There is great power in staying high and doing what has to be done. Why should the work cease? Nehemiah asked, while we tend to things that do not matter and that may in fact give Lucifer an opportunity to begin to poison us by degrees.

“Like Amalickiah's treachery, the enticements of the adversary are always short lived---and poisonous. Whenever we leave the high ground, we succumb to spiritual illness” (Elder Robert D. Hales, CES Fireside, 1 March 2009).

There is an additional point in Alma 48 worth noticing. After Mormon testified of the greatness of Captain Moroni in Alma 48:17, he made this comment:

“Now behold, Helaman and his brethren were no less serviceable unto the people than was Moroni . . .”(Alma 48:19).

Of this matter of being equally serviceable even though less noticeable, President Howard W. Hunter taught:

“Not all of us are going to be like Moroni, catching the acclaim of our colleagues all day every day. Most of us will be quiet, relatively unknown folks who come and go and do our work without fanfare. To those of you who may find that lonely or frightening or just unspectacular, I say, you are no less serviceable than the most spectacular of your associates. You, too, are a part of God’s army” (Ensign, April 1992, pp. 64-67).

The engine and the paint job get all the attention when people notice a new Ferrari, but I assure you that the distributor and the fuel injection system are no less serviceable.

4. War Continues Between the Nephites and the Lamanites

(Alma 49-52)

The true cause of these Nephite/Lamanite wars is explained in Alma 50:21.

“And we see that these promises have been verified to the people of Nephi; for it has been their quarrelings and their contentions, yea, their murderings, and their plunderings, their idolatry, their whoredoms, and their abominations, which were among themselves, which brought upon them their wars and their destructions.”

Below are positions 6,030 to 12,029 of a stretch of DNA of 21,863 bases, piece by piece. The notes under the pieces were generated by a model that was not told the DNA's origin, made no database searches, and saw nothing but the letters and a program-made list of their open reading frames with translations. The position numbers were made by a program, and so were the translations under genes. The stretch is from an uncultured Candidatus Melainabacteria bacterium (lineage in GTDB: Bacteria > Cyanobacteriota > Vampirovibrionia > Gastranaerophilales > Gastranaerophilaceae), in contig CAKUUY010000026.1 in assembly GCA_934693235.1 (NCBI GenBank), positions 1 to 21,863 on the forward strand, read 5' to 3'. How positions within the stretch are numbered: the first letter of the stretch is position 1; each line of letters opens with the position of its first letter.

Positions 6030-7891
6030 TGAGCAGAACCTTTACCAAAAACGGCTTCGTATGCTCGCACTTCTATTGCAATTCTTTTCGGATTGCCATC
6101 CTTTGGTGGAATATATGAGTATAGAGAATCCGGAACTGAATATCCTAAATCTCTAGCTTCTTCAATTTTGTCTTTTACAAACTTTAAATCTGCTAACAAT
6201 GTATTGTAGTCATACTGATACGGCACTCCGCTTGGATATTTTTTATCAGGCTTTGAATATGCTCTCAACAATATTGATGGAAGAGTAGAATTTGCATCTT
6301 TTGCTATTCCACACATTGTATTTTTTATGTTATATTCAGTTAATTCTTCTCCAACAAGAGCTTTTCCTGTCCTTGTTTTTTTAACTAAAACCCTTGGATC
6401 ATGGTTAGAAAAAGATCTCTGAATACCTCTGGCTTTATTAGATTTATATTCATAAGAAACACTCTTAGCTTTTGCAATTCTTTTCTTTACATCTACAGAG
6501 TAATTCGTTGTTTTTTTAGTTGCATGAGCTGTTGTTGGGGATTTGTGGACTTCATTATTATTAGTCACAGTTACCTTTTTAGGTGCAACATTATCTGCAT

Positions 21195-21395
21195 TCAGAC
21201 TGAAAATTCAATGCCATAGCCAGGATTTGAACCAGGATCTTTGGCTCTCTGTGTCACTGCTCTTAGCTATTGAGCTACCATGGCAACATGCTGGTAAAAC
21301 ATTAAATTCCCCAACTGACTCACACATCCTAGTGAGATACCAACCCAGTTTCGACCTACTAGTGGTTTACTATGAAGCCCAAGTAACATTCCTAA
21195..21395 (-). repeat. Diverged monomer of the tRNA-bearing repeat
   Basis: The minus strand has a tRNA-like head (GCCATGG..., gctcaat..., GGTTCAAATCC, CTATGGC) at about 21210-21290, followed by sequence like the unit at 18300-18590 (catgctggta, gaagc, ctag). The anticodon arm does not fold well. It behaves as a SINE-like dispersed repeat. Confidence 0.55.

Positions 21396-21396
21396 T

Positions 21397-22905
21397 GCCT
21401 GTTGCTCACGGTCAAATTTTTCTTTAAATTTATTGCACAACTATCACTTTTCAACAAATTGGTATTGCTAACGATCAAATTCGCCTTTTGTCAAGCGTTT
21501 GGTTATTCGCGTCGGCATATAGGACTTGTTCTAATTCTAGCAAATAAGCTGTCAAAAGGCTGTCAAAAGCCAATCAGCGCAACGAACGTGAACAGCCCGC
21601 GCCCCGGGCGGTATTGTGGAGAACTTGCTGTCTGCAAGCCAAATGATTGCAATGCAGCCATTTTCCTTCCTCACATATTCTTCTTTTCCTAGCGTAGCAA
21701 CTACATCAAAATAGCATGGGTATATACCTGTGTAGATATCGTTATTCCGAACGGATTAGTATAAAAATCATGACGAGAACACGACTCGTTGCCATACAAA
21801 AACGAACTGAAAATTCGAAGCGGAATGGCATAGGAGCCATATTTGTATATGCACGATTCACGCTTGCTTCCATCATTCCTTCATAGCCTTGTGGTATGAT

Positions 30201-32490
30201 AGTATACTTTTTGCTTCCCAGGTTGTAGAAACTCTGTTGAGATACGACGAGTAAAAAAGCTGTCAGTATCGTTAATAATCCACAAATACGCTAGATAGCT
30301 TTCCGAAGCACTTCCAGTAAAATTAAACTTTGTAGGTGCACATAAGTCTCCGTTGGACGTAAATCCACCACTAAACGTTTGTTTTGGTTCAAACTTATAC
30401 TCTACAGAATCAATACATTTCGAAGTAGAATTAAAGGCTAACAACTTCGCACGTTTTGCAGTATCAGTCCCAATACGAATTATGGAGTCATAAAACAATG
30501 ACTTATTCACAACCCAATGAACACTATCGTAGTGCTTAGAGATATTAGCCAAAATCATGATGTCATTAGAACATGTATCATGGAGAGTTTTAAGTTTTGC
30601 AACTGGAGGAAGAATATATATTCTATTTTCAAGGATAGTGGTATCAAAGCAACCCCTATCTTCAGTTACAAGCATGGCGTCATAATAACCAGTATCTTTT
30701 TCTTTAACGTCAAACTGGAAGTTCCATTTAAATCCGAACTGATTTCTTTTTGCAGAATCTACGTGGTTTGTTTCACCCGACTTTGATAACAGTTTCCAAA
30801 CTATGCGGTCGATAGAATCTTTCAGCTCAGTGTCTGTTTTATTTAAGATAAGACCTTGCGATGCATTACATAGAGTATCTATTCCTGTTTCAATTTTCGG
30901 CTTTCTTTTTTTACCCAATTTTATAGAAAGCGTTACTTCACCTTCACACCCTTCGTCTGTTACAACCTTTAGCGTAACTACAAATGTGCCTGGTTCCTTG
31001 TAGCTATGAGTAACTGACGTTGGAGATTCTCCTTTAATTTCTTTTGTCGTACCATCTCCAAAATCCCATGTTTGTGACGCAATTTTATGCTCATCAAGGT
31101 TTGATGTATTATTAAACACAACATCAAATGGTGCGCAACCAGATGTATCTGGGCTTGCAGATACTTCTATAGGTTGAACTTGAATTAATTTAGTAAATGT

The point is reiterated (and recorded by Mormon so that we might learn the lesson) in Alma 51:16.When the kingmen rebelled against the chief judge and sought to overthrow the constitutional form of government, Moroni immediately turned his attention to them.

“For it was his first care to put an end to such contentions and dissensions among the people; for behold, this had been hitherto a cause of all their destruction. And it came to pass that it was granted according to the voice of the people” (Alma 51:16).

His first care was to cleanse the inner vessel, for he knew that the iniquity of the Lamanites was not the cause of the destruction among the Nephites. Rather, it was the iniquity of the Nephites.

The lesson should be crystal clear. If Lucifer is successful in making our lives miserable, it is not because he is corrupt and evil, but because we are.


President Joseph F. Smith taught this about war:

“God is the greatest man of war of all, and His Son is next unto Him, and their warfare is for the salvation of the souls of men. It would not be necessary for them to use violence or force, nor to permit their children to use violence nor force in order to conquer if they would but humble themselves, and obey the truth. For, after all, nothing will conquer nothing will win but the truth; and so far as the wars that are going on in the world are concerned, we not only want to see peace established among the children of men, but also justice, but above all things, truth, that justice, peace and righteousness may be built upon this foundation and not depend upon the covetousness, pride, vanity, evil desire, and lust for power in men” (Joseph F. Smith, Conference Report, October 1914, p.129).